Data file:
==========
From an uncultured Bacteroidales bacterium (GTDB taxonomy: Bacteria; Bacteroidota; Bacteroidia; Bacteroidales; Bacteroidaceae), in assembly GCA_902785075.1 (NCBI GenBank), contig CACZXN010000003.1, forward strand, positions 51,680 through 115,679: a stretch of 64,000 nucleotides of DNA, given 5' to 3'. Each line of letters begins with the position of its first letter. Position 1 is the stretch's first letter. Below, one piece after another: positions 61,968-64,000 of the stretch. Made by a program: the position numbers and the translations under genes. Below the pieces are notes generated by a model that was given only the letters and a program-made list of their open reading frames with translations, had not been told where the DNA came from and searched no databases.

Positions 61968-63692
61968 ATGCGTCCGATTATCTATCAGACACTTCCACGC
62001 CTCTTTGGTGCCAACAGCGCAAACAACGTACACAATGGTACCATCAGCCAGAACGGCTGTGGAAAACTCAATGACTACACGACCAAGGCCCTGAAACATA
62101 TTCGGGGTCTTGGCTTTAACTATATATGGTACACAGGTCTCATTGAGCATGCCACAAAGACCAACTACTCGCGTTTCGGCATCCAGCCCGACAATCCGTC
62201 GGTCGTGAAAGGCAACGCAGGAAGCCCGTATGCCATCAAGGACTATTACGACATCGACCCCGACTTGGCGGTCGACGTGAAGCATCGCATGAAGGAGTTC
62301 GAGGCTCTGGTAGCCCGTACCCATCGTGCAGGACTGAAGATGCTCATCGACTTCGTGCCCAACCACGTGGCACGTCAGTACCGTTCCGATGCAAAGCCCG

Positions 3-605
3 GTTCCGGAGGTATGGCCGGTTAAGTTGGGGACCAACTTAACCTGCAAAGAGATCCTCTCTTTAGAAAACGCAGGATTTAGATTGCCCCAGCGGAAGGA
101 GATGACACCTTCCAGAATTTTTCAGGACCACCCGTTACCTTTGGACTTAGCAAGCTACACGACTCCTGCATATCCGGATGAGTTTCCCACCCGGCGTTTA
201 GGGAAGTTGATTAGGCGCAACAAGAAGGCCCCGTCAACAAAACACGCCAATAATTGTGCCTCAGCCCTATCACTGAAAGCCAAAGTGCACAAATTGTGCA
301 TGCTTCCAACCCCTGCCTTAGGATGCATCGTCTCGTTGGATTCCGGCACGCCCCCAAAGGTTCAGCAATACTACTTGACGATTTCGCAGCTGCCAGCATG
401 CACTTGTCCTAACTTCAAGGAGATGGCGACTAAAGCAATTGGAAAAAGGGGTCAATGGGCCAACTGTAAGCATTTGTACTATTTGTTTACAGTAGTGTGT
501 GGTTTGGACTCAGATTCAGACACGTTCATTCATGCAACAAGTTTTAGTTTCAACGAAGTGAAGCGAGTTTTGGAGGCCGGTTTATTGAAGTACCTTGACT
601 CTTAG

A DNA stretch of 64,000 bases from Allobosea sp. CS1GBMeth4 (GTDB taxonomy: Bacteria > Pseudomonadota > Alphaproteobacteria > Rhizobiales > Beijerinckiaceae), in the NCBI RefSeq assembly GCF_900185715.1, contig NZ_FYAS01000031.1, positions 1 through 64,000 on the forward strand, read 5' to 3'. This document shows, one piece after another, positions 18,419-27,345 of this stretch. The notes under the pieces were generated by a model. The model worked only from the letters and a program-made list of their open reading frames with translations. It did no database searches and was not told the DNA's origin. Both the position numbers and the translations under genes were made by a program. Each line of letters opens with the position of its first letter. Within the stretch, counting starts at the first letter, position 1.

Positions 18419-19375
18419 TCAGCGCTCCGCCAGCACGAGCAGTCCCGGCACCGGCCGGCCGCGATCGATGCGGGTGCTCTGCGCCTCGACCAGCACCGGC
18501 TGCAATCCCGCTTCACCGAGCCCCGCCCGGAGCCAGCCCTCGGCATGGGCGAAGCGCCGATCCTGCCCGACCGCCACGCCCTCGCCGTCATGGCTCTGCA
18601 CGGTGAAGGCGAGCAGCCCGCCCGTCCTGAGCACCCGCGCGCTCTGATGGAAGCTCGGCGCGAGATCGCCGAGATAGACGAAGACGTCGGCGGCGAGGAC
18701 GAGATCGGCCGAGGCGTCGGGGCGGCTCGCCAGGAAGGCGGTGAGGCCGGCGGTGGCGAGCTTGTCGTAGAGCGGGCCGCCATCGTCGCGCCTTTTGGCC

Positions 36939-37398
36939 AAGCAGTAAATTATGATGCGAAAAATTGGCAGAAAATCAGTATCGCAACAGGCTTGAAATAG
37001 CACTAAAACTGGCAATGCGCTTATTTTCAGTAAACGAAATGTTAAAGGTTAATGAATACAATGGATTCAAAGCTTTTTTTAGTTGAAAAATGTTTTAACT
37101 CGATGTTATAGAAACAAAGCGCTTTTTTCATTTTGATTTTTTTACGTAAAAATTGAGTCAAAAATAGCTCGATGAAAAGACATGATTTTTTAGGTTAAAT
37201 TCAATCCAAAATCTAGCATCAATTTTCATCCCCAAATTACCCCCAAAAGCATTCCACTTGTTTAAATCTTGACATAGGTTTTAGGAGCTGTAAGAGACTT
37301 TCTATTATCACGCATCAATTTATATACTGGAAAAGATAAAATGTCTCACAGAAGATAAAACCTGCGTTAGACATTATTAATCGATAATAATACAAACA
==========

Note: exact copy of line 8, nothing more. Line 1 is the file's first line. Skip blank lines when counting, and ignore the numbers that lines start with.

Positions 3-605